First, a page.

Any moment now, cars with giant fuzzy pink mustaches on the front grill may pull up to Tampa International Airport, offering rides to travelers who use the upstart Lyft car service for a — lift. Standing at the curb will likely be government transportation officers, ready to write up citations against those drivers, who the county basically considers “pirate” taxis.
Besides the dramatic pink mustaches that are the icon of Lyft, the showdown pits two powerful forces against each other — entrepreneurs versus the government and established taxi/limo corporations. San Francisco-based Lyft calls itself a ride-sharing system, and the service launched in the Tampa area on Friday at 7 p.m. Some established taxi and limo companies call it a threat to their existence.
People who have cars and can pass a background check can sign up to be Lyft drivers. People who need rides download the Lyft smart phone app, signal they need a ride, and then see potential driver profiles — photos and car models included. If there’s a mutually acceptable match, the driver picks up the passenger and Lyft handles all the financial transactions so riders are charged and drivers are paid.
Lyft recently started recruiting drivers in Tampa, and the Lyft service formally started Friday night with the following suggested “donation” rates: $1.92 per mile, 21 cents a minute, plus a $2.75 pickup and insurance fee. There’s a $5 minimum, so in theory, a ride from the airport to downtown might run about $19.34, though much of the Lyft sales pitch is the social benefit of meeting like-minded friends, if not during the car ride, then at the Lyft-sponsored driver/passenger parties around the country.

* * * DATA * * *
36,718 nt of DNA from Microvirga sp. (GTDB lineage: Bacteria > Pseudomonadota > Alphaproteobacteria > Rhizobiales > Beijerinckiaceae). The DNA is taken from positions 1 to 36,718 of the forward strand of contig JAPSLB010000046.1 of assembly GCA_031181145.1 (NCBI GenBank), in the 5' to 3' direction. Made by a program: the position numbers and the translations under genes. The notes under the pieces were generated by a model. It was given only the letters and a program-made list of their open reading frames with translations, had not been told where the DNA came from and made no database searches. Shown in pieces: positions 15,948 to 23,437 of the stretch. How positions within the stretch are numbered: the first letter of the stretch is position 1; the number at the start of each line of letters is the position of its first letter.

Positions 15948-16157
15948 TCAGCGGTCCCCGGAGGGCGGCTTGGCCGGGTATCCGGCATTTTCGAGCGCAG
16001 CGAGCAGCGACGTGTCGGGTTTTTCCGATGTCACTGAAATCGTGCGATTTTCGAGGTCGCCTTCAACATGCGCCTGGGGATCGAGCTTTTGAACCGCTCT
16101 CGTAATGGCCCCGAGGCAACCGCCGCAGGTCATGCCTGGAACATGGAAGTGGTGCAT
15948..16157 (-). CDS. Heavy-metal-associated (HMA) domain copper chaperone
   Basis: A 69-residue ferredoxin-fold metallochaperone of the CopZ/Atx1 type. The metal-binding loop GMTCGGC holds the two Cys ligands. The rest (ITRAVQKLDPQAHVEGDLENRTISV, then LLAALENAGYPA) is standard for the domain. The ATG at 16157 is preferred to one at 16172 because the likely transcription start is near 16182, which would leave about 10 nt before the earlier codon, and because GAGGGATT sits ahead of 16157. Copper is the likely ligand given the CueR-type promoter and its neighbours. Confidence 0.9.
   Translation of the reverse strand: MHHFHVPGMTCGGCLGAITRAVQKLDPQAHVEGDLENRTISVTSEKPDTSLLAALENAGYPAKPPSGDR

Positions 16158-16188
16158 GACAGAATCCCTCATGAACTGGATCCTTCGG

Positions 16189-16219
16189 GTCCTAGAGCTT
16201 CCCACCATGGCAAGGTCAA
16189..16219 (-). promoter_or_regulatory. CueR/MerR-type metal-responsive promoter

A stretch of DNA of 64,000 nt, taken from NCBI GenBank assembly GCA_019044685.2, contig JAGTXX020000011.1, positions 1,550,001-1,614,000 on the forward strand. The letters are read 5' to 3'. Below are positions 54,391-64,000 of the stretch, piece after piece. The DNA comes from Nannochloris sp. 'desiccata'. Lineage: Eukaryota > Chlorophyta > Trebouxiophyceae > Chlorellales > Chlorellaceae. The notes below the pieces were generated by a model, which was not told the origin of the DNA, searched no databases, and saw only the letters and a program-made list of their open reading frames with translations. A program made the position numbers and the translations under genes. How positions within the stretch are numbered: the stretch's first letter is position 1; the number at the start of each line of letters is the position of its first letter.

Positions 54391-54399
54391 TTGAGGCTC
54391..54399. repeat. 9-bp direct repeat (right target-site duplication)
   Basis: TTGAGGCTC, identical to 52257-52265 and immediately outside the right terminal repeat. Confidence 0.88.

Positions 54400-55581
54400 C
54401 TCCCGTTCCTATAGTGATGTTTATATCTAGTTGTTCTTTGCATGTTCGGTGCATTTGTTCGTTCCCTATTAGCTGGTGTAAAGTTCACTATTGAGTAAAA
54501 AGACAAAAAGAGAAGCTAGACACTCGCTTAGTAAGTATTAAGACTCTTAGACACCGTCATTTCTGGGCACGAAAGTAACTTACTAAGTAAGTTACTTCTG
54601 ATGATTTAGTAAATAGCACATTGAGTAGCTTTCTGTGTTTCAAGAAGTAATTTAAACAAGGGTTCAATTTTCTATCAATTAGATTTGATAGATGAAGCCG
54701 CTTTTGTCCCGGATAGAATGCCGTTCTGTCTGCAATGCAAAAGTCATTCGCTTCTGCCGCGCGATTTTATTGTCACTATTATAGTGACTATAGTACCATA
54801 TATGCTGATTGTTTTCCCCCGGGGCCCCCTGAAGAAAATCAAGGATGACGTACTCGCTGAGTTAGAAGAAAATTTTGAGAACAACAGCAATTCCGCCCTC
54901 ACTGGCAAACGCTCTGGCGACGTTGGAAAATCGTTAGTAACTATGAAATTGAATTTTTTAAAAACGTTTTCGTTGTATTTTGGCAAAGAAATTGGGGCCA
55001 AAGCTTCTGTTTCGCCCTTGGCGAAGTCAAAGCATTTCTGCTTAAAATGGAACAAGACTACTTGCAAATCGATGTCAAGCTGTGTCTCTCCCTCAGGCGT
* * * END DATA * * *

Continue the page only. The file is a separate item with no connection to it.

Lyft kicked off its Tampa opening Friday with a party at an Armenia Avenue former cigar factory, and though the company doesn’t disclose how many drivers have signed up so far, there were 60 Lyft gift bags on seats at the launch party/training event, and a dozen cars in the lot wearing pink mustaches.
“We’ll see how much I can make,” said Angela Lang, a coffee shop manager whose morning hours make her available for daytime driving. Some drivers she knows can make more than $1,000 on a busy holiday weekend. “But I like people, and it’s a great way to meet new people.” She plans on covering her Hyundai Hybrid with “Lyghtning Lyft” graphics because she’s a big hockey fan.
Hordes of similar venture capital-backed projects are springing up to help people become quasi-entrepreneurs and blend their business and personal lives — selling craft projects via Etsy, self-publishing books via Amazon, selling backyard-grown foods at farmer’s markets via the Square payment app, and renting out a spare room in their house to guests via Airbnb.